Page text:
by Kathy Milans, (2004, M.A.P.C), KY Fee-Based Certified Pastoral Counselor, RPT
In 1972, I started college as a social work major and switched to teaching. In 2002, God put a call on my life to retire from teaching and go back to those roots of counseling. As a Christian, this felt like a very weighty call. Having done my own healing work, I knew that only Jesus could heal the wounds of His people. Without Him, I questioned what kind of impact my ministry might be able to make.
An article in Christianity Today magazine caught my eye and I saw that Asbury Seminary had a degree in Pastoral Counseling. Was this the type of integration of psychology and theology that I longed to incorporate?
I graduated from Asbury in 2004 and began Path of Life Ministry here in Wilmore, KY. My counseling specialties include issues such as depression, anxiety, sexual abuse, marital therapy, and divorce. My practice includes a playroom where children come to reenact traumas, slay obsessive-compulsive thoughts, or learn social skills.
The question that I am often asked is,” How do you handle hearing all that you might hear each day?” My answer to this question includes these thoughts:
I redefine my role. When I meet a new client, part of my introduction includes the fact that I am not the “counselor.” I may be given that legal title, by the state in which I counsel, but I know that I am merely the vessel through which He will work. Only He has the ability to heal and cure. He is the Wonderful Counselor.
I begin my day with prayer. As I enter my counseling space each morning I light a candle and pray for the Holy Spirit to be present and active. I am totally incapable of ministering to the hurts of God’s people. The pains are too heavy. The issues are too complex. I only have one hour with my client. It’s just not enough time. Only prayer can sustain me.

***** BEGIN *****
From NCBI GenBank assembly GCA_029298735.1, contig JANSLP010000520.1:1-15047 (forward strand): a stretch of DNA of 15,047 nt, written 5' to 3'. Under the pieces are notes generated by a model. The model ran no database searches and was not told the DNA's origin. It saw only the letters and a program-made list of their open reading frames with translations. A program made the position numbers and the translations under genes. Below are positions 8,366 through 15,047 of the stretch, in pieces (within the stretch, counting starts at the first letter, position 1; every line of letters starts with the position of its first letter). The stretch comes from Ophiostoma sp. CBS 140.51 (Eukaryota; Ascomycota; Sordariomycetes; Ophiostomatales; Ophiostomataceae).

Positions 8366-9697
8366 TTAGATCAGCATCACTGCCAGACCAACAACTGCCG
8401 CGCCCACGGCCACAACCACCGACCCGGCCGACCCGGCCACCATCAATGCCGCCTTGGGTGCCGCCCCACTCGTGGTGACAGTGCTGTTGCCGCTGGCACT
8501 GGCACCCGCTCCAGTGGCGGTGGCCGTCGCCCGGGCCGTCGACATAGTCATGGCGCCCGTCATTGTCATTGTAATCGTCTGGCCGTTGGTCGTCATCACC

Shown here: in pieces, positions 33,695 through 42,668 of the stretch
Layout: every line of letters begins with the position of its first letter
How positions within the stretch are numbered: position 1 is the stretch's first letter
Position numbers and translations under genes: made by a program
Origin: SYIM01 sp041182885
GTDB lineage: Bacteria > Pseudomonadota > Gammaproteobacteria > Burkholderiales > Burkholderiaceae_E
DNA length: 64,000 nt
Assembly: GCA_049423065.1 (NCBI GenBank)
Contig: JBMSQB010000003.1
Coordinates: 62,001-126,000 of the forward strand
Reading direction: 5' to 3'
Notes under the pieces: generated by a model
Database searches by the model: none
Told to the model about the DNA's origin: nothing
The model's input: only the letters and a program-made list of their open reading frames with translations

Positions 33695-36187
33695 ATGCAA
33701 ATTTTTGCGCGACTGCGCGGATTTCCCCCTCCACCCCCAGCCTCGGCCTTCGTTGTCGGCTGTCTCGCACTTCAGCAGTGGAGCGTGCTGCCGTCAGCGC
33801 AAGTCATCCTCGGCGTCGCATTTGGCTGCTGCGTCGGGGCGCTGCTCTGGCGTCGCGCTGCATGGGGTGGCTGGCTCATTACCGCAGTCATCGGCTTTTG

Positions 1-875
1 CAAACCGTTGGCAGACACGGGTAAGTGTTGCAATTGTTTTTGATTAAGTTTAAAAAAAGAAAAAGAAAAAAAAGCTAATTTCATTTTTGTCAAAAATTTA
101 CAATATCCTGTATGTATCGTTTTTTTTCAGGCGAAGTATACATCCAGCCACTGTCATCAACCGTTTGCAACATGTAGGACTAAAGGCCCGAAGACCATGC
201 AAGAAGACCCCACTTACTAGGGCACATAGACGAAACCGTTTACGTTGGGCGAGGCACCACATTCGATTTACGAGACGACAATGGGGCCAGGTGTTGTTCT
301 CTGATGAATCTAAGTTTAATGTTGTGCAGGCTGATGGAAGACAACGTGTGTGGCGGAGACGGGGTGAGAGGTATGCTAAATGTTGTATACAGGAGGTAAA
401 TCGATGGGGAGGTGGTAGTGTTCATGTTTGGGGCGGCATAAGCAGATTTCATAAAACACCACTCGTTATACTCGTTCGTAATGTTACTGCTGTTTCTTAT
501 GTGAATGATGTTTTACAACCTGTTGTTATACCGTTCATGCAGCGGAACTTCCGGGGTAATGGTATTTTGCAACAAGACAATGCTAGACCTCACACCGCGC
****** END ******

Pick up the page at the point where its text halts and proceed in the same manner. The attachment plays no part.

I request guidance. The word “Counselor” is expressive of great wisdom, of the qualifications to guide and direct the human race. As an older woman, I have stored up some wisdom but I must humbly say, “I don’t know it all.” I count on God to guide and direct my words and actions.
I ask for insight. I need Jesus’ insight and ability to know people thoroughly. Only He knows the client’s inmost thoughts. He knows the things we never say. He understands our deepest spoken and unspoken feelings.
I put on spiritual armor. I may see spirits of addiction, control, and fear. But, Jesus’ has authority and power over evil. This is spiritual warfare work.
I maintain hope. When a client is too depressed to put one foot in front of the other, I ask God to bring forth hope. Jesus has the ability to resurrect the dead. Jesus told Martha “I am the resurrection and the life. Whoever believes in me, though he die, yet shall he live” (John 11:25).
I turn it over. At the end of my day, I am spent. I need rest. Does the work of the Wonderful Counselor end here? What do I do with all that I have seen and heard today? My ritual is to open the palms of my hands and hand to God each person that I have seen that day. God is with my clients 24/7 when I am incapable of doing so. He is the good shepherd. He will tend His sheep. My job now is to be one of those sheep myself. I now need to lie down in His green pastures, to sit beside His quiet waters, for He will refresh my soul for another day of inviting His people into healing and wholeness.